Whether you're working on a collocated or distributed team, it's important to take stakeholder requirements into account. "Who" are they, and "where" are they located? In this article, Mary Gorman offers some tips to help you narrow the gap between thinking and acting globally and locally.
Whoever said, "Think globally, act locally," hasn't done a project complicated by geographically dispersed stakeholders. Faced with multiple languages and cultures, you need to think and act globally and locally when you're analyzing and delivering products. Here are some tips.
Stakeholder Requirements: Who * Where = Complexity 2
Recently, I've wrestled with complex stakeholder requirements on several projects. One required two organizations (in different countries) to merge two products into one. Another involved enhancing existing products, and still another needed to develop training software for technicians across the globe. Complicated enough for you? And, oh yes, some of the project teams had outsourced the software development or business processes to other countries.
Did I mention that each project had thousands of stakeholders from numerous countries? And, of course, they had divergent needs.
Multiplying who (stakeholders) by where (locations) increases the complexity of any project exponentially. But you need to dive right in. Delaying discovery and analysis of the stakeholders' requirements can lead to unanticipated and expensive consequences.
On your mark
How do you start? First, clarify what "stakeholder" means on your project. A standard definition is anyone who affects or is affected by the product: sponsors, product champions, users, advisers, and providers (developers, project managers, testers, and sources of packaged solutions who produce or provide the software product based on your requirements). Essentially, you're answering the who question: Who is involved in this effort?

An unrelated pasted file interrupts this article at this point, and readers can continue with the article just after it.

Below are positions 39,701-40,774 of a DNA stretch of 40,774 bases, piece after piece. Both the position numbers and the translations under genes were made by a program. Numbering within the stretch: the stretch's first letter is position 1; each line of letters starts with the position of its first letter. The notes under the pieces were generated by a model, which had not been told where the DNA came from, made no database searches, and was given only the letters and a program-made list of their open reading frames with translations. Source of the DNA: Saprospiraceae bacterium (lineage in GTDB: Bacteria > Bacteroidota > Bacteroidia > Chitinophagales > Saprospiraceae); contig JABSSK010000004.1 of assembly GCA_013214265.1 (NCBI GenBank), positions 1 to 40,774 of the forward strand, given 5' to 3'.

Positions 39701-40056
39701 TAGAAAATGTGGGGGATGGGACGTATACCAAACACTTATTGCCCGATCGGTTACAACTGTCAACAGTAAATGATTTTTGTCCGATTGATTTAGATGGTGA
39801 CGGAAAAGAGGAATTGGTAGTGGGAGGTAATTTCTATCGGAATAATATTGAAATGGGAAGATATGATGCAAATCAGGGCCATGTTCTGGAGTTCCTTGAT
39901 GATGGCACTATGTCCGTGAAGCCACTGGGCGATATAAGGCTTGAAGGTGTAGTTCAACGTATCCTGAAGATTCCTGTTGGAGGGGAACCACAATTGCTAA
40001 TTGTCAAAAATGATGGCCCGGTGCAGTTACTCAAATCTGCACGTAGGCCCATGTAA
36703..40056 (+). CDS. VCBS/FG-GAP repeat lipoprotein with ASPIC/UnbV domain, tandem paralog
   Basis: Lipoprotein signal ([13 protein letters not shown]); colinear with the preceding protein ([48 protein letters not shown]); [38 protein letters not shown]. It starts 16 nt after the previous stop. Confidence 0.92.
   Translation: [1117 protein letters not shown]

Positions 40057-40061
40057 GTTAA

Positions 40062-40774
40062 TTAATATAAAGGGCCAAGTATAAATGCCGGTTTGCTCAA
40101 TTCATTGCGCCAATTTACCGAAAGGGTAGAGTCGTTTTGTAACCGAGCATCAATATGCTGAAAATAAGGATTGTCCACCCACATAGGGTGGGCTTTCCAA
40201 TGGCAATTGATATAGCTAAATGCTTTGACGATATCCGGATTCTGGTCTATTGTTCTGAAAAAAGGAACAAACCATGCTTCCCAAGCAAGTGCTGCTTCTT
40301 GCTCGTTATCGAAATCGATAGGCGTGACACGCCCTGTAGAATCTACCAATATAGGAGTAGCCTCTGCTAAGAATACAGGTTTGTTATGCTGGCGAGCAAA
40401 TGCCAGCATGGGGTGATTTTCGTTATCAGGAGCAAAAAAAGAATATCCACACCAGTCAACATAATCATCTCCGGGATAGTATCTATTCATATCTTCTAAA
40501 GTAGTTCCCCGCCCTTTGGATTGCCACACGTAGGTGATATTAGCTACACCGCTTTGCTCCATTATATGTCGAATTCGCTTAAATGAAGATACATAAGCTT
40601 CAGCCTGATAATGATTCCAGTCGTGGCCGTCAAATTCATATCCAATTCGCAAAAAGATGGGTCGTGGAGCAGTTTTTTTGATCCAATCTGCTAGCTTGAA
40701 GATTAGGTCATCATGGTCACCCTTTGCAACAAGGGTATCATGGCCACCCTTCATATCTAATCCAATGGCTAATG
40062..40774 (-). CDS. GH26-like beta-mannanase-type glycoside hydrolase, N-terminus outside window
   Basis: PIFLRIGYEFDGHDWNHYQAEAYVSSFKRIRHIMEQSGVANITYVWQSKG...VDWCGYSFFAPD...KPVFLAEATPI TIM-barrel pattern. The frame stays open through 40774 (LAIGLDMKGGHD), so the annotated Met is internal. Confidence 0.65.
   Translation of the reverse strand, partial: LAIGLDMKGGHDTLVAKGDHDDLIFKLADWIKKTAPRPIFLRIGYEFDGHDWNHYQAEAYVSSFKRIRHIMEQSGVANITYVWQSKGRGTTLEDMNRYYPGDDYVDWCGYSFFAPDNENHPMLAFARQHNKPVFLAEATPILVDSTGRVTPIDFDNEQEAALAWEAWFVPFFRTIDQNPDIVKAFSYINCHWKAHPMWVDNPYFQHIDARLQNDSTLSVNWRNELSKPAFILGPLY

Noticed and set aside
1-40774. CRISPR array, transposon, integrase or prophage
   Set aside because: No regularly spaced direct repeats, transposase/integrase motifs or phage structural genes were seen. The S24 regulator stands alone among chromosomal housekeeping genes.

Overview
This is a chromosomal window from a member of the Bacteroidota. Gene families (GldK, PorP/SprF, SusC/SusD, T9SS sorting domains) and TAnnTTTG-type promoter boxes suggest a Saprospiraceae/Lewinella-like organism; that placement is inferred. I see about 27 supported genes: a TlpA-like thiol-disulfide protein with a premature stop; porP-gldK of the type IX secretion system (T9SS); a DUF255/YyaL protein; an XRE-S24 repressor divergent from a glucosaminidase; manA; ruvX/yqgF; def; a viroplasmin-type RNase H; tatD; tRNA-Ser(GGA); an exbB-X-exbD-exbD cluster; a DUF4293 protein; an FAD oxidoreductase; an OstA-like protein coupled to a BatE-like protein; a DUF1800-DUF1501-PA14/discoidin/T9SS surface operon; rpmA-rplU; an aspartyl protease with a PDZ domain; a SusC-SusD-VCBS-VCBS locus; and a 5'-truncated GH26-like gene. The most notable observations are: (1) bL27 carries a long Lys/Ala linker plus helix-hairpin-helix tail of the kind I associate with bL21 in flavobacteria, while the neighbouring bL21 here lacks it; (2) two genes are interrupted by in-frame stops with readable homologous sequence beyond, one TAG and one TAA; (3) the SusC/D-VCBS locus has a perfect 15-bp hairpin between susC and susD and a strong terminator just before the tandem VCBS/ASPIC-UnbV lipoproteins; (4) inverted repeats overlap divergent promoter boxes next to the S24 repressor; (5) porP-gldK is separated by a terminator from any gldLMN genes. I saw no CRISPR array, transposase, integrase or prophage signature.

At almost the same time, ask the where question: Where are stakeholders located? If they're spread across multiple locations, especially internationally, it will complicate analysis. Factoring in differences in language, customs, regulations, and time zones requires additional time and expertise.
Analyzing your stakeholders leads you to explore other requirements perspectives, such as how (processes), what (data), and why (rules). Here, I focus on tips for the who and where perspectives based on my recent work.
Without a doubt, the most fundamental requirements tool is a glossary of key business terms, including definitions, synonyms, and acronyms. Concise, clear definitions help diverse stakeholders work with shared meanings. If, as in my projects, your stakeholders have different native tongues, provide definitions in all those languages. Your investment in creating and maintaining a glossary will quickly pay off in quality, consistency, and speed of communication and requirements development.
A picture is worth a ...
Whenever possible, use visual models to elicit, organize, and communicate complex requirements. Models can be especially valuable when you're communicating across languages. For example, a hierarchy model visually expresses what might take several pages of text to describe. Here are key techniques and models I use when analyzing stakeholders.
When you're working with product managers, a great model is personas-fictional archetype users that represent a composite of similar users. Personas quickly help you identify and evaluate your product's users. You could start top-down by modeling a "universal" persona, and then look for regional-specific variations. Or, model them bottom-up by asking subject matter experts (SMEs) to identify local versions of personas; then, work collectively with all the SMEs to identify their common characteristics and create an abstract universal persona.
Alternatively, consider user roles -people or things that interact with the software product to fulfill a task. Be sure to include direct users (who initiate actions) and indirect users (who get or respond to system behavior).
Producing a user role map reveals the visual organization of the various roles. As with personas, noting where these user roles are located can lead to identifying regional differences.
Whether you use personas or user roles, these models provide a valuable basis for eliciting, prioritizing, and validating